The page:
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masklinn committed f1ef3e8

Handle 'complex' hierarchies where any level can be extended

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           this can break third-party extensions, if not the base
           object itself.
 
-Extends and inheritance: extends-based object hierarchies
----------------------------------------------------------
+Extends and regular inheritance
+-------------------------------
+
+One of the patterns in object-oriented languages such as Python is the
+building of object hierarchies (via inheritance) as means of code
+reuse and sharing of interface and implementation.
+
+It would of course be expected that extends deals correctly with this
+case, and that it behaves sensibly.
+
+In an inheritance hierarchy involving extends-based objects,
+everything simply behaves as if the extends-based objects were
+replaced by their extended versions. Nothing more, nothing less, and
+the original MRO should still be valid (except it will have new
+components interspersed).
+
+For instance if we define a basic hierarchy::
+
+    >>> class Root(extends.Base):
+    ...     def is_a(self):
+    ...         return False
+    ...     def is_b(self):
+    ...         return False
+    >>> class A(Root):
+    ...     def is_a(self):
+    ...         return True
+    >>> class B(Root):
+    ...     def is_b(self):
+    ...         return True
+    >>> map(lambda v: v.is_a(), [Root(), A(), B()])
+    [False, True, False]
+    >>> map(lambda v: v.is_b(), [Root(), A(), B()])
+    [False, False, True]
+
+We can extend the leaves as normal::
+
+    >>> class BecomeB(extends.Extend, A):
+    ...     def is_b(self):
+    ...         return True
+    >>> A().is_b()
+    True
+
+But we can also extend classes higher up the stack, and have its
+descendants behave as expected, getting their ancestor's extension::
+
+    >>> class RootIsRootChild(extends.Extend, Root):
+    ...     def is_root_child(self):
+    ...         return True
+    >>> A().is_root_child() and B().is_root_child()
+    True
 
 Advanced topics in extends: Configuring extends behavior
 ========================================================

extends/__init__.py

+__all__ = ['Base', 'Extend']
+
+def get_extends(cls):
+    # __subclasses__ is sorted in loading order and the mro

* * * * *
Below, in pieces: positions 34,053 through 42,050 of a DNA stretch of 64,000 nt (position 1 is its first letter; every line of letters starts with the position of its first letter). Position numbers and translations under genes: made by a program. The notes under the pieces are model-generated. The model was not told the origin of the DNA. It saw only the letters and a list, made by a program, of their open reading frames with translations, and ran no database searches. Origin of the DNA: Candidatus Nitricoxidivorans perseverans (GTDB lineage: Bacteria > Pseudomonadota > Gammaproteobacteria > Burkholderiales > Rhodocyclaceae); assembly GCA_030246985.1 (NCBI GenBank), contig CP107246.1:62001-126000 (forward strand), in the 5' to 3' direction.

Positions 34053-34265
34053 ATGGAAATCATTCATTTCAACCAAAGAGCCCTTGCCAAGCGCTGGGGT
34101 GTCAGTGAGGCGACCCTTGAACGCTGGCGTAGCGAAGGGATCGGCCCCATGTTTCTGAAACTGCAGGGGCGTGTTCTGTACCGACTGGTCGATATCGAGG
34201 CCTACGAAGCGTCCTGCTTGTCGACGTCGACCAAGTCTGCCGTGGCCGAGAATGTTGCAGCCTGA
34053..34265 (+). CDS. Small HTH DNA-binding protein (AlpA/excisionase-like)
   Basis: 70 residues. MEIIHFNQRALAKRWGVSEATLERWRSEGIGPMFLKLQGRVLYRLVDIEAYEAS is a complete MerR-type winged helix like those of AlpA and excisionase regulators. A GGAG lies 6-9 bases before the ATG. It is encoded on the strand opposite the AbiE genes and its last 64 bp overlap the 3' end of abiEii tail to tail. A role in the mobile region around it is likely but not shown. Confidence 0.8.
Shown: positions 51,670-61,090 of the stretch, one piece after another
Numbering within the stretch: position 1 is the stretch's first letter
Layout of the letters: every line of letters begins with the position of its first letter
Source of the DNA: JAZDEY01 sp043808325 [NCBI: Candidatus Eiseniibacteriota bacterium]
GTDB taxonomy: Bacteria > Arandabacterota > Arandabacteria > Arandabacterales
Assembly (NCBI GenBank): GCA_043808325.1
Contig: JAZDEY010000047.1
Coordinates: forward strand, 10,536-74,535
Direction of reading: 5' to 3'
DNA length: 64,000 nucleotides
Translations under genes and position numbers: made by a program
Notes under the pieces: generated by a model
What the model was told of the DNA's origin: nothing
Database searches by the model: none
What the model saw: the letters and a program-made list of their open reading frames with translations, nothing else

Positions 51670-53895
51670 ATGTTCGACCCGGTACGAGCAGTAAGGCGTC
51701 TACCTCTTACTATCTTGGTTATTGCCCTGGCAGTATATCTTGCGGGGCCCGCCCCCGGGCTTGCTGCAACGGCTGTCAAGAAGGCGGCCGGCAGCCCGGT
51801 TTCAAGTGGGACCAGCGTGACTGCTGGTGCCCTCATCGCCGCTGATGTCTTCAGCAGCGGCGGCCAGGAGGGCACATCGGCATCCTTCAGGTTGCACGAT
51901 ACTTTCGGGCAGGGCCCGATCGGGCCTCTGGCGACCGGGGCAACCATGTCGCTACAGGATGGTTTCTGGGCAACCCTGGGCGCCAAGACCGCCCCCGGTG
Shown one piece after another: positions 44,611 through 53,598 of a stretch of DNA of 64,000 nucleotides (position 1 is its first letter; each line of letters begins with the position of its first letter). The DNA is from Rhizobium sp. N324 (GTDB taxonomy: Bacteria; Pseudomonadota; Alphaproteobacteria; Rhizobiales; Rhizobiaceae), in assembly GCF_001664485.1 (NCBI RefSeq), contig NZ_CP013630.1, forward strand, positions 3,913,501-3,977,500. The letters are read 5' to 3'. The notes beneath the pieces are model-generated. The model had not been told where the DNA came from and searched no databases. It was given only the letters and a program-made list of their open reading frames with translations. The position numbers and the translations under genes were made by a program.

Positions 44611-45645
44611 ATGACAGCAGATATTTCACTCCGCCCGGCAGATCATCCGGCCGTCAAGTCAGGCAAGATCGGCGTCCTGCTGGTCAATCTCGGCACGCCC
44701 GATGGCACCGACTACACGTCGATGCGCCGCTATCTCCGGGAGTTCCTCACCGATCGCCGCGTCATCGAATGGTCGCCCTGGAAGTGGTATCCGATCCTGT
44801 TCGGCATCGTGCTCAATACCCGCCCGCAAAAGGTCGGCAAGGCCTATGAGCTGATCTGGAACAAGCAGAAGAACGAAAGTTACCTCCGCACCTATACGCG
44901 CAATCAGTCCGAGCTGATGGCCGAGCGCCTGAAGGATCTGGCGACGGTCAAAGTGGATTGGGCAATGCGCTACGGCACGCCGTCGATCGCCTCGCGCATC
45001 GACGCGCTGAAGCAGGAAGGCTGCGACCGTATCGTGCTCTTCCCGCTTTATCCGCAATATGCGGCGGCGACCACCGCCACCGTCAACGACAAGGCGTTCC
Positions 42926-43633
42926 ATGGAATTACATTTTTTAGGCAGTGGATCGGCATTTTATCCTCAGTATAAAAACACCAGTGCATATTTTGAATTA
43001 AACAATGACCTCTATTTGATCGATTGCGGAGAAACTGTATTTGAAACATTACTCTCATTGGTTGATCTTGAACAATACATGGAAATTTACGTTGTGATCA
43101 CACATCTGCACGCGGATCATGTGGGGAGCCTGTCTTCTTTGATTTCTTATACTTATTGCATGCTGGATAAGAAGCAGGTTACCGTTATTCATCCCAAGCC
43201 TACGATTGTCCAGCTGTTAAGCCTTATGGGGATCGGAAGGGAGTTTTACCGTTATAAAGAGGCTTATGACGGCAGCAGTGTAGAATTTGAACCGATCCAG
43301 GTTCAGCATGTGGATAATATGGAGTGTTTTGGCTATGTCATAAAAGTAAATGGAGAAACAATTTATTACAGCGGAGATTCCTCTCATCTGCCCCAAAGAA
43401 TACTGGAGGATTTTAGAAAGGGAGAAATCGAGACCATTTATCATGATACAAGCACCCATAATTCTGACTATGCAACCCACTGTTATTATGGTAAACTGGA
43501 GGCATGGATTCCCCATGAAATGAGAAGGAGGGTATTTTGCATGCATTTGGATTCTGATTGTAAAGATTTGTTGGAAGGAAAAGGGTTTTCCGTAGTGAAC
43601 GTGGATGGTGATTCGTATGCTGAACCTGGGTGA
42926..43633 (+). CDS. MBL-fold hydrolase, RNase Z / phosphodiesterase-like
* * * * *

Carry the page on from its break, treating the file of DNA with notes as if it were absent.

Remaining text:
+    # executes the bases left-to-right. We want the resolution
+    # order of the extended type to be last-loaded first (the
+    # latest-loaded extender sees its methods executed first,
+    # execution goes up the extension sequence and ends on the
+    # base class), therefore we must revert ``extenders``
+    return [
+        sub for sub in cls.__subclasses__()
+        if issubclass(sub, Extend)
+        if sub is not Extend][::-1]
+
 class Extend(object):
     pass
 
 class Base(object):
     def __new__(cls):
-        extenders = [
-            sub for sub in cls.__subclasses__()
-            if issubclass(sub, Extend)]
-        if not extenders:
+        base_extenders = get_extends(cls)
+        ancestor_extenders = sum(map(get_extends, cls.mro()[1:]), [])
+        if not (base_extenders or ancestor_extenders):
             return object.__new__(cls)
-        # __subclasses__ is sorted in loading order and the mro
-        # executes the bases left-to-right. We want the resolution
-        # order of the extended type to be last-loaded first (the
-        # latest-loaded extender sees its methods executed first,
-        # execution goes up the extension sequence and ends on the
-        # base class), therefore we must revert ``extenders``
+
+        extenders = (base_extenders or [cls]) + ancestor_extenders
         return object.__new__(
-            type(cls.__name__, tuple(reversed(extenders)), {}))
+            type(cls.__name__, tuple(extenders), {}))